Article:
4. The trial court did not abuse its discretion in refusing to give appellants' version of an instruction intended to cure the co-trustees' misstatement of the law where the court instructed the jury to follow the law it gave and to disregard anything contrary from the attorneys.

5. The trial court erred by including future damages in its award of pre-verdict interest.



Appellants Brian Hartmann and Hartmann Well Drilling and Service contend that the trial court erred in denying their motion for JNOV or, in the alternative, a new trial; in excluding eyewitness lay-opinion testimony; in improperly instructing the jury on damages; in refusing to give a curative instruction after final arguments; and in improperly awarding pre-verdict interest on future damages. We affirm in part, reverse in part, and remand.


As Sara Muehlhauser prepared to make a left turn at an intersection, respondent Kory Erickson's sport utility vehicle collided with the rear of her minivan. The impact propelled the van across an oncoming traffic lane, where it was struck by a truck that appellant Brian Hartmann was driving for appellant Hartmann Well Drilling and Service (Hartmann). The truck was carrying a load of metal pipes. The collision caused some pipes to come loose, and one of them struck van passenger Salina Muehlhauser in the head and killed her.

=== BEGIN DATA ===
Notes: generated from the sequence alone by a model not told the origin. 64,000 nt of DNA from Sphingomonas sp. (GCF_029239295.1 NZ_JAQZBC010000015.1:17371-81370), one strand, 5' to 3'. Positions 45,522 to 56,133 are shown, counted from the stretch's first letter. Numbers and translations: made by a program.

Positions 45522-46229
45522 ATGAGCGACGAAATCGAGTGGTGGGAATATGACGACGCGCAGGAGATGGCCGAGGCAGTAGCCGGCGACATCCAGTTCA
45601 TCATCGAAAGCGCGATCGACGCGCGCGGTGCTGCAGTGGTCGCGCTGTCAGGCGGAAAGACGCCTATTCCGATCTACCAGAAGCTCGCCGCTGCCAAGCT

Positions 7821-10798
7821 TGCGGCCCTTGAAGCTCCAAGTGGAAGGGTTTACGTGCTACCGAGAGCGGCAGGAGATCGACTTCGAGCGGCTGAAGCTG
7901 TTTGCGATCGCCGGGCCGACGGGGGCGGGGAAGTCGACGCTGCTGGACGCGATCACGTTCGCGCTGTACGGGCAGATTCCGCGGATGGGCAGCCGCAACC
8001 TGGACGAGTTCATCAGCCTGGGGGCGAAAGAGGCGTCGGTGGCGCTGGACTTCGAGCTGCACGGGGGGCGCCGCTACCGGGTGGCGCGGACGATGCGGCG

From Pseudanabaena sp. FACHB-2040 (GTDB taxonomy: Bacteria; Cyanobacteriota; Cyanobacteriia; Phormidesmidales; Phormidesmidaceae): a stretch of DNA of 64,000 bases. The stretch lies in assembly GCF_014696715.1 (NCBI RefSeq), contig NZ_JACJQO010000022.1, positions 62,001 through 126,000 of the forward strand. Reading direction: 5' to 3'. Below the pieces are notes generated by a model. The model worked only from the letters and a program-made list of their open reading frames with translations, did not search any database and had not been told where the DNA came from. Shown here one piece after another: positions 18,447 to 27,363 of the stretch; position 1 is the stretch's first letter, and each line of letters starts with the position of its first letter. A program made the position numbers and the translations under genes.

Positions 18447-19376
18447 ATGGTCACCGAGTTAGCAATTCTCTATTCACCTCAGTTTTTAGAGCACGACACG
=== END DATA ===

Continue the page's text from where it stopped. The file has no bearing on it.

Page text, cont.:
At trial, the co-trustees for Salina Muehlhauser's next-of-kin contended that Brian Hartmann had been negligent in failing properly to load and secure the pipes and that his negligence also violated a federal motor carrier regulation. Over Hartmann's objection, the trial court admitted the federal regulation as evidence of the customary practices followed in securing loads on trucks. The court excluded Hartmann's offer of the lay opinion of a passenger in the truck as to movements and positions of the van after impact with the truck.